Do blue carbon ecosystems directly benefit people?
Blue carbon ecosystems (coastal wetlands such as mangrove forests, seagrass beds, and tidal marshes) are characterized not only by their rapid carbon absorption and their capacity to fight climate change and offer protection from sea level rise and severe storms, but also by their multiple benefits to human well-being.
Coastal wetlands are biodiversity hotspots, providing habitat for dozens of species, including fish, sea turtles, crabs, and sharks. Healthy blue carbon ecosystems therefore support global fisheries, as well as local tourism and recreational activities such as diving, which are particularly important since the majority of tourists globally choose coastal destinations. They are also a source of raw materials, food, and animal feed, contributing to food security while enhancing pollution reduction and water filtration.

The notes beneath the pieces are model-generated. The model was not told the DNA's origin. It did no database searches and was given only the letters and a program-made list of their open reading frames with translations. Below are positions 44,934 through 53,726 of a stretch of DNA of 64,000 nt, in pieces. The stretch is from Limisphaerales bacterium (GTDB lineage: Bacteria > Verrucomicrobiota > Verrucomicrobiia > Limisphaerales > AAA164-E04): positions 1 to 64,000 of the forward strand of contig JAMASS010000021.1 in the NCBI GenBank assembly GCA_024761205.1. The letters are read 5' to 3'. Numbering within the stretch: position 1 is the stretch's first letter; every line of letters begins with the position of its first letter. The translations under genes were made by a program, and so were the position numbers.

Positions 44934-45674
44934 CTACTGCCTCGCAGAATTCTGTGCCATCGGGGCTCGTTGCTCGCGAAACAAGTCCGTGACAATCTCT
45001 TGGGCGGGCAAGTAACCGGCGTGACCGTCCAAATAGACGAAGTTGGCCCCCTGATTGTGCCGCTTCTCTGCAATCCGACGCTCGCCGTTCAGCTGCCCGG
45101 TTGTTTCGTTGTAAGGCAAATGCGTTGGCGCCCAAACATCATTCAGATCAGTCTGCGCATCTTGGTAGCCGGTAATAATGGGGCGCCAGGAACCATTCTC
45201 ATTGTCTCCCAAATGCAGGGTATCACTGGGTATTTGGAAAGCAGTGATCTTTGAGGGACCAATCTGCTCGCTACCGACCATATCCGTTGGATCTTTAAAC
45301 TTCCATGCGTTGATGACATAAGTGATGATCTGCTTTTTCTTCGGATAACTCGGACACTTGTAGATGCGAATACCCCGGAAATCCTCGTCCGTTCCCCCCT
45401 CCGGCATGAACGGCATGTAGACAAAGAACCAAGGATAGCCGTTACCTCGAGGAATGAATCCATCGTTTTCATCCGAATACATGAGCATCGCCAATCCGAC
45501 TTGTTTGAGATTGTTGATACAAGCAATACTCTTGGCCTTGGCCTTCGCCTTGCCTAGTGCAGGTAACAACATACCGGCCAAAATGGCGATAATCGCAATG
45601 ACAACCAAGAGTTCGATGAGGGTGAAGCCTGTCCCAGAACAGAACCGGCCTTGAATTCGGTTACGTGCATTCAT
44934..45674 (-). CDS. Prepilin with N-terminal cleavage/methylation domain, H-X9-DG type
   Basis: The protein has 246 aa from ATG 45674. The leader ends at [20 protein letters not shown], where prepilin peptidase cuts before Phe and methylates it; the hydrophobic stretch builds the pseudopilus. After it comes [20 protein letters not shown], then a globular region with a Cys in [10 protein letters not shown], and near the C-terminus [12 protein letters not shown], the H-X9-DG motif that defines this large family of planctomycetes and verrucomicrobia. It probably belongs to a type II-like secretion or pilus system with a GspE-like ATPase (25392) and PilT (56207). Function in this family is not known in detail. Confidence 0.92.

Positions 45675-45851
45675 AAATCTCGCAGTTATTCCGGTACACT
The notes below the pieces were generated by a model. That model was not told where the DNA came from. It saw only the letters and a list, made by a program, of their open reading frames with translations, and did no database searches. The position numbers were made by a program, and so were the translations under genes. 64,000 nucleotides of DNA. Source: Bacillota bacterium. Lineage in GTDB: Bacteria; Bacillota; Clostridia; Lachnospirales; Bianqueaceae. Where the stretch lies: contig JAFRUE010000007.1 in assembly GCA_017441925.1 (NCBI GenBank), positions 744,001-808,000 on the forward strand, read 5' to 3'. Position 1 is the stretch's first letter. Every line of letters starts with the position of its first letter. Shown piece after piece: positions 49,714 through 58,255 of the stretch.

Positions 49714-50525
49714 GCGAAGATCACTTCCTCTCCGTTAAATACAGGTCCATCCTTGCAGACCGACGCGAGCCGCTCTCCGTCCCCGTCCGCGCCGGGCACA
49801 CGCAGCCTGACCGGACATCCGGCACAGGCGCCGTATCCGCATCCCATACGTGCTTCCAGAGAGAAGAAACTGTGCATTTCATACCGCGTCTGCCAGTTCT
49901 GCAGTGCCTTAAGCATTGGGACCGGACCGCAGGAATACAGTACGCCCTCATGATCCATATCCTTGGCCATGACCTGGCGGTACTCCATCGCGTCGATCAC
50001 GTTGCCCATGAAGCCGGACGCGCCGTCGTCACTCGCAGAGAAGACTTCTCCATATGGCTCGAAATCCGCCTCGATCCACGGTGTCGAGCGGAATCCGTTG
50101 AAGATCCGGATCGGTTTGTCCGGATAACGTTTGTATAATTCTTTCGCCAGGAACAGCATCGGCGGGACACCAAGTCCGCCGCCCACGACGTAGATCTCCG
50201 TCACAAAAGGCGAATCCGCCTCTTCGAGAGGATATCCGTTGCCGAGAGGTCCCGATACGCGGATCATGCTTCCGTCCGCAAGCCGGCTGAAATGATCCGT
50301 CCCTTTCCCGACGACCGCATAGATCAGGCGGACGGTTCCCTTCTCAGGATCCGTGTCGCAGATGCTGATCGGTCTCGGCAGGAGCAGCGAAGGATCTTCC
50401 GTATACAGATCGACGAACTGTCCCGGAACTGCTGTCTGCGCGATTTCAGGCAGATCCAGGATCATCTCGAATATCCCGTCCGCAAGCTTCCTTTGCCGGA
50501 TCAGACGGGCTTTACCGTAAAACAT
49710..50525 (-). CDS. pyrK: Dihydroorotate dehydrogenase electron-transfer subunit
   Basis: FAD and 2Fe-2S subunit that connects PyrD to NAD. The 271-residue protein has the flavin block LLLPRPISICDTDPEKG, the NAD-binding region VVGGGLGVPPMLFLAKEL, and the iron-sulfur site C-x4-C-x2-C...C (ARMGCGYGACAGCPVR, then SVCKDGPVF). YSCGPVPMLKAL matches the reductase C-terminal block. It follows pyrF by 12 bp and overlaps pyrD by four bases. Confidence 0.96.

However, the countless ecosystem services provided by coastal wetlands are being severely impacted by human activities — making the work to protect and restore these blue carbon habitats even more vital.
About the author
Vasiliki I. Chalastani is a PhD candidate at the Laboratory of Harbour Works, National Technical University of Athens (NTUA), Greece. Her thesis, “Optimization Approaches for Marine Spatial Planning,” aims to develop tools for optimal use of the marine environment through reconciliation of human activities and conservation features. Previously, following her undergraduate studies as a civil engineer at NTUA, Chalastani pursued her MSc, “Water Air Pollution and Energy at Global and Regional Scales,” at École Polytechnique, Paris, France. While in France, she has completed an internship at the Laboratoire Océanographique de Villefranche and at École Normale Supérieure on ocean-based solutions. From 2018 to 2019, Chalastani acted as a consultant for the Alternate Minister of Maritime Affairs and Insular Policy of Greece, Nektarios Santorinios. In 2018, she worked for the Institute for Sustainable Development and International Relations (IDDRI), Paris, with Alexandre K. Magnan, on the issue of climate change adaptation. In 2019, Chalastani worked for the Saudi Red Sea Project, developing a preliminary marine spatial planning initiative, under the supervision of Carlos M. Duarte. She is a member of the National Chamber of Engineers and the United Nations Sustainable Development Solutions Network (UN SDSN), Greece.